1887
banner image
No data available.
Please log in to see this content.
You have no subscription access to this content.
No metrics data to plot.
The attempt to load metrics for this article has failed.
The attempt to plot a graph for these metrics has failed.
Controlling crystal self-assembly using a real-time feedback scheme
Rent:
Rent this article for
USD
10.1063/1.4793527
/content/aip/journal/jcp/138/9/10.1063/1.4793527
http://aip.metastore.ingenta.com/content/aip/journal/jcp/138/9/10.1063/1.4793527
View: Figures

Figures

Image of FIG. 1.
FIG. 1.

Operation of the feedback loop on short time scales for three “With-feed” simulations with different initial bond strengths . (Top) Time-dependence of the bond strength ɛb. Measurement and relaxation stages are indicated for the run with . The shaded region indicates where “No-feed” simulations found appreciable crystallisation. The inset shows the time-dependence of the perturbation strength for the run with . (Bottom) Average number of bonds per particle, .

Image of FIG. 2.
FIG. 2.

Configurations from “No-feed” (left) and “With-feed” (right) simulations at t = 104τ0, and averaged measures of crystallinity at this time. In the snapshots, particles in fcc/hcp environments are coloured orange/purple. Particles in other environments are rendered at half their actual diameter for visual clarity. The data in the table are averaged either over 8 independent simulations (“No-feed”) or over the M = 8 systems associated with single “With-feed” simulations (see the Appendix). For , we show the standard errors on these averages as an indicator of the numerical uncertainty. For n x and n 142, these errors are small: no larger than 0.02 and 0.2, respectively. The uncertainties on are significant but it is clear that “With-feed” simulations form “higher-quality” crystals with larger close-packed domains.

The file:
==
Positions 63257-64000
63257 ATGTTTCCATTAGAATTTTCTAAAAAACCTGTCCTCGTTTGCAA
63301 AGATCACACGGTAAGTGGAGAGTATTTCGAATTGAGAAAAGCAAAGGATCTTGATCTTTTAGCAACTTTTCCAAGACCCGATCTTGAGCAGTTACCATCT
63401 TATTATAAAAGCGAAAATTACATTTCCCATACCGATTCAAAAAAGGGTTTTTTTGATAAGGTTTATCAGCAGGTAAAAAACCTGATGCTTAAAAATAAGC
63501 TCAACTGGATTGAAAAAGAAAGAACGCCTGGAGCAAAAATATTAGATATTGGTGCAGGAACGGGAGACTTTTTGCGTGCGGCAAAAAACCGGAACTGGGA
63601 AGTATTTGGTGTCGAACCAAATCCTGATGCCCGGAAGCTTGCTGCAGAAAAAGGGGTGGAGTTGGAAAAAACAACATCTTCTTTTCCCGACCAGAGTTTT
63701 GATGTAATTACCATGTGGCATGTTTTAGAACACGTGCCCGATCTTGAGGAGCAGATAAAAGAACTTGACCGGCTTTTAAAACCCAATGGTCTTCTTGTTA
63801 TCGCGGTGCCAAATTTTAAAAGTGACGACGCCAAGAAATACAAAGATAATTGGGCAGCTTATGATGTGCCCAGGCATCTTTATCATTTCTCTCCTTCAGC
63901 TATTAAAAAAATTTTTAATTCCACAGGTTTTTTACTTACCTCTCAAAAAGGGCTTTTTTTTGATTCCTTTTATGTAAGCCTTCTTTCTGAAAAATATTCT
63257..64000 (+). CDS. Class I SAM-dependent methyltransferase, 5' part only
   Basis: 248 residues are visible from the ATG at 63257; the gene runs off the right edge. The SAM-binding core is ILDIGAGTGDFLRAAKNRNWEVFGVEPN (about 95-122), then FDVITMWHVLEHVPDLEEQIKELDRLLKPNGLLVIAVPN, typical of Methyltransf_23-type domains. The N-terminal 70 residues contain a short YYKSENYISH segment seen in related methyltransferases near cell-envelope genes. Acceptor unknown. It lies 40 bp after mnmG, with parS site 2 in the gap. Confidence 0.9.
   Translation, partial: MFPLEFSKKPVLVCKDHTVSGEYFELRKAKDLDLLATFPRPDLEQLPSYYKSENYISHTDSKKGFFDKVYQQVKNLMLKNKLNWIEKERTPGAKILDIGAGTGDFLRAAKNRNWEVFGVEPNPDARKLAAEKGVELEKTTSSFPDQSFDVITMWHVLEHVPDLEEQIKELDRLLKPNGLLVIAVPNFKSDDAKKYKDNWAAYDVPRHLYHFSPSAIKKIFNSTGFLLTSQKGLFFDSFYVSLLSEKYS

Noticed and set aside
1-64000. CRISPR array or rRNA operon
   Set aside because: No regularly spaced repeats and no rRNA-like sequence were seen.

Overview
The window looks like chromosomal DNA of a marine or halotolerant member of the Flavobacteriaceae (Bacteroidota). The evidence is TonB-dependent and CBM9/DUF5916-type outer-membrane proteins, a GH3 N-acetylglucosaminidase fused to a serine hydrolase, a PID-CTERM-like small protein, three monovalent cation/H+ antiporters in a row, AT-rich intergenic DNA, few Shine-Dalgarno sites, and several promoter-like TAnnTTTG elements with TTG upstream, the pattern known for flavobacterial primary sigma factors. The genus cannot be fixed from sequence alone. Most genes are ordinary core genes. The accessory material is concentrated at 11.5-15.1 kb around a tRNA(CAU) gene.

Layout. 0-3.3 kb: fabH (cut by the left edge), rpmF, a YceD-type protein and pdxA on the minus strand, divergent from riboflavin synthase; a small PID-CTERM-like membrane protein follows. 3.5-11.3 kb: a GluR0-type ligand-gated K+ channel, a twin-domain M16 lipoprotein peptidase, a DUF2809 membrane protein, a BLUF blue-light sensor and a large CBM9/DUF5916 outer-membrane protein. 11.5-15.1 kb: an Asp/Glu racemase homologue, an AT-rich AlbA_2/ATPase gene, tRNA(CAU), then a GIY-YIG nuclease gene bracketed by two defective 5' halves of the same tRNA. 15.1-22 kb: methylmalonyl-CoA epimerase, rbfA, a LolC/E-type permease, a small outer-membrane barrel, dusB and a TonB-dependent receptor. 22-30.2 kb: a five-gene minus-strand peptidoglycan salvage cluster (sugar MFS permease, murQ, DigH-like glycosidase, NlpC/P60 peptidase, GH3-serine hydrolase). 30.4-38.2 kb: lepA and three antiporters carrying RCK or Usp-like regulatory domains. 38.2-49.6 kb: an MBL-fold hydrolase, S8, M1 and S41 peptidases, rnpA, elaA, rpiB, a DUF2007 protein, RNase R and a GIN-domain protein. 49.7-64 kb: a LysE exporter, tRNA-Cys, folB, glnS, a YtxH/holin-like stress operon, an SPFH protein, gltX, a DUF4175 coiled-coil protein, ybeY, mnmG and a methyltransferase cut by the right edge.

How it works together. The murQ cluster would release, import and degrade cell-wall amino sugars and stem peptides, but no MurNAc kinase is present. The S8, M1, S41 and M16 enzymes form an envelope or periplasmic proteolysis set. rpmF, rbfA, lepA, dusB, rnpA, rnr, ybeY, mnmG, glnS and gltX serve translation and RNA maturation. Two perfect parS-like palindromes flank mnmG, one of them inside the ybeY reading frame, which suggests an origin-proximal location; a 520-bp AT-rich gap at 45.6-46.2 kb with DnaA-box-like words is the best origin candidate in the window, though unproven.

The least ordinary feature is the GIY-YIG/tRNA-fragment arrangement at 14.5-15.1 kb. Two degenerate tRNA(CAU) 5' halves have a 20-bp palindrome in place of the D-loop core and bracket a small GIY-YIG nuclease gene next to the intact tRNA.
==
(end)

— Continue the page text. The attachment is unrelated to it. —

Image of FIG. 3.
FIG. 3.

Behaviour of the correlation and response functions for a “With-feed” simulation with . (Other data for the same run were shown in Fig. 1 ). We show and for the first three iterations of the feedback loop. The responses are quite small when compared to , indicating that irreversible bonding is taking place, and the system is vulnerable to kinetic trapping. As a result, the feedback loop acts to reduce the bond strength ɛb (see Fig. 1 ).

Image of FIG. 4.
FIG. 4.

Behaviour of bond strength ɛb at long times, for the “With-feed” simulations of Fig. 1 . The symbols and colors indicate the values of , which are the same as those in Fig. 1 . The dashed line shows the “No-feed” protocol that gave the best yield.

Loading

Article metrics loading...

/content/aip/journal/jcp/138/9/10.1063/1.4793527
2013-03-05
2014-04-19
Loading

Full text loading...

This is a required field
Please enter a valid email address
752b84549af89a08dbdd7fdb8b9568b5 journal.articlezxybnytfddd
Scitation: Controlling crystal self-assembly using a real-time feedback scheme
http://aip.metastore.ingenta.com/content/aip/journal/jcp/138/9/10.1063/1.4793527
10.1063/1.4793527
SEARCH_EXPAND_ITEM